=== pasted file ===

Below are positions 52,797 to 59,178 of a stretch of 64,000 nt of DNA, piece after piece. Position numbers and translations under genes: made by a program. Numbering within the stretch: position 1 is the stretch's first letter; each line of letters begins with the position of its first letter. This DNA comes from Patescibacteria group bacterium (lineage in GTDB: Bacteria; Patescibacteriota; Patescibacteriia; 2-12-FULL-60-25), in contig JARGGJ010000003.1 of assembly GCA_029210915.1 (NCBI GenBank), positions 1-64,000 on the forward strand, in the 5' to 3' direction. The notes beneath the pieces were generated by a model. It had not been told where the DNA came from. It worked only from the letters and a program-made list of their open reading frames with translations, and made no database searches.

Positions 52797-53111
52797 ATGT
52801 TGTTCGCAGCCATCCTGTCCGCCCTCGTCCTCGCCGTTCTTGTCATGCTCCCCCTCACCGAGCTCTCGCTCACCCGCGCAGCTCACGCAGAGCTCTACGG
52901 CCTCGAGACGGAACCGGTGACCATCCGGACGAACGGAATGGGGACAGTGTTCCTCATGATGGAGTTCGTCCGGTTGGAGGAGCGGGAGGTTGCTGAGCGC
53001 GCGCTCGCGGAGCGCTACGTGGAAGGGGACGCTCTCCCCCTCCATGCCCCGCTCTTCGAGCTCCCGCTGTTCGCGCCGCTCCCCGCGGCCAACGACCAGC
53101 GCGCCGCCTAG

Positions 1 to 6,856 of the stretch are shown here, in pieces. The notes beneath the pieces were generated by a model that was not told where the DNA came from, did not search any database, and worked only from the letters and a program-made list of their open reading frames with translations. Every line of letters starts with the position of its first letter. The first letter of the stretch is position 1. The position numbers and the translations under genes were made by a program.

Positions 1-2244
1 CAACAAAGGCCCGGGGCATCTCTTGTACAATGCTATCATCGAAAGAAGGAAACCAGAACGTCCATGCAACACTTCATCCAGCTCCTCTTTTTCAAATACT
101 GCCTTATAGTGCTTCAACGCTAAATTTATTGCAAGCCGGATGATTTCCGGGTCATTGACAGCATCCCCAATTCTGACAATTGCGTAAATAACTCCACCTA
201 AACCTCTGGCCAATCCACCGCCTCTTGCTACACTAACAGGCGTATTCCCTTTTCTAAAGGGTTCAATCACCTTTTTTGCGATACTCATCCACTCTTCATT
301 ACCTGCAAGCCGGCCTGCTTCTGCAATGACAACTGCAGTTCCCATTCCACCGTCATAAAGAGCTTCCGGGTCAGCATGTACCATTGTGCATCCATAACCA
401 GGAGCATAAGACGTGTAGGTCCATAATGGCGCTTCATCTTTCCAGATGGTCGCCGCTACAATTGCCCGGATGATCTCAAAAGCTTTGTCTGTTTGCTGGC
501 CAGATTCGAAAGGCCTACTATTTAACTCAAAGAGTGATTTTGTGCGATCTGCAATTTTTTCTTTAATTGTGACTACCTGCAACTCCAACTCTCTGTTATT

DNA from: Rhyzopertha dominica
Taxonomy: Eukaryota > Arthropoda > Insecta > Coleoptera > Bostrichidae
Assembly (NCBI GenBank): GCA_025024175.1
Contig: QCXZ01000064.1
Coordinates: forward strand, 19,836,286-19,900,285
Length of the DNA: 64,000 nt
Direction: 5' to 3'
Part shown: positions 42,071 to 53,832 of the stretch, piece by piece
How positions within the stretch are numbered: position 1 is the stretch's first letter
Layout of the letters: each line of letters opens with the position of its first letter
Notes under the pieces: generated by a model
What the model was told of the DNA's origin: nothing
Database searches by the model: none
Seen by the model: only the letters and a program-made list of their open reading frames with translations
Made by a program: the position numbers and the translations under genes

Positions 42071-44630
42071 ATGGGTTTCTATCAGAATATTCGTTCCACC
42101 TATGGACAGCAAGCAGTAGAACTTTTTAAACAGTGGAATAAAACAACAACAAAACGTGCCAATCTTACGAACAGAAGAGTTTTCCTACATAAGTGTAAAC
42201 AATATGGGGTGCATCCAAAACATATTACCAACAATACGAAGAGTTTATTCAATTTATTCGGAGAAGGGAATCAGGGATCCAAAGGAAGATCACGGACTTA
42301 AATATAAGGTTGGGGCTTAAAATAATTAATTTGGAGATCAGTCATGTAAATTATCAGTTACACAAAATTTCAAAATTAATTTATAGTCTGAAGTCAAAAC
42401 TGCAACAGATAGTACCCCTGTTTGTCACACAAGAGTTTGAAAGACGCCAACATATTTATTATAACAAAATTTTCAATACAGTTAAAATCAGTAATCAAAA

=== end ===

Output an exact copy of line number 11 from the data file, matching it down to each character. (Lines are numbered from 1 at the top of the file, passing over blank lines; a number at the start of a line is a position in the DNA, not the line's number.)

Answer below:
101 GCCTTATAGTGCTTCAACGCTAAATTTATTGCAAGCCGGATGATTTCCGGGTCATTGACAGCATCCCCAATTCTGACAATTGCGTAAATAACTCCACCTA